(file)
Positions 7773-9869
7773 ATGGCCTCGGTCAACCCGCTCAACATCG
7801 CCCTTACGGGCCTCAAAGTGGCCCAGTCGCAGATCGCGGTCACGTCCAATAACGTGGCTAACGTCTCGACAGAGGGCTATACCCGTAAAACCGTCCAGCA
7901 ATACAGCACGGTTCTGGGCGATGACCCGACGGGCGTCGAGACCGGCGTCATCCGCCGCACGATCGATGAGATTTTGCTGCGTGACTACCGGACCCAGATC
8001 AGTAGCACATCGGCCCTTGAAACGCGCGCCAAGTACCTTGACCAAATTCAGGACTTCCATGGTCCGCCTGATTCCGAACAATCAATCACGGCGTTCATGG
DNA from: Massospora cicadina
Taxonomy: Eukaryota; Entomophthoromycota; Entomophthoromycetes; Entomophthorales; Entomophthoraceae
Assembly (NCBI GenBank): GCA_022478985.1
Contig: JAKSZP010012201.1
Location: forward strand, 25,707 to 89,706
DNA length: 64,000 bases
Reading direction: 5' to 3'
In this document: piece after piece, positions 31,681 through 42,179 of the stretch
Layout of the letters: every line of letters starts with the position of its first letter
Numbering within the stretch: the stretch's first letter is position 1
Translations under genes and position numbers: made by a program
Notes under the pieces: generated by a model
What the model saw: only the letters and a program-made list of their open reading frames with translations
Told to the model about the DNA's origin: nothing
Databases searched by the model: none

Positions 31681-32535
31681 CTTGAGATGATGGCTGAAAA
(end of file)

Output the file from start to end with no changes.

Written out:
Positions 7773-9869
7773 ATGGCCTCGGTCAACCCGCTCAACATCG
7801 CCCTTACGGGCCTCAAAGTGGCCCAGTCGCAGATCGCGGTCACGTCCAATAACGTGGCTAACGTCTCGACAGAGGGCTATACCCGTAAAACCGTCCAGCA
7901 ATACAGCACGGTTCTGGGCGATGACCCGACGGGCGTCGAGACCGGCGTCATCCGCCGCACGATCGATGAGATTTTGCTGCGTGACTACCGGACCCAGATC
8001 AGTAGCACATCGGCCCTTGAAACGCGCGCCAAGTACCTTGACCAAATTCAGGACTTCCATGGTCCGCCTGATTCCGAACAATCAATCACGGCGTTCATGG
DNA from: Massospora cicadina
Taxonomy: Eukaryota; Entomophthoromycota; Entomophthoromycetes; Entomophthorales; Entomophthoraceae
Assembly (NCBI GenBank): GCA_022478985.1
Contig: JAKSZP010012201.1
Location: forward strand, 25,707 to 89,706
DNA length: 64,000 bases
Reading direction: 5' to 3'
In this document: piece after piece, positions 31,681 through 42,179 of the stretch
Layout of the letters: every line of letters starts with the position of its first letter
Numbering within the stretch: the stretch's first letter is position 1
Translations under genes and position numbers: made by a program
Notes under the pieces: generated by a model
What the model saw: only the letters and a program-made list of their open reading frames with translations
Told to the model about the DNA's origin: nothing
Databases searched by the model: none

Positions 31681-32535
31681 CTTGAGATGATGGCTGAAAA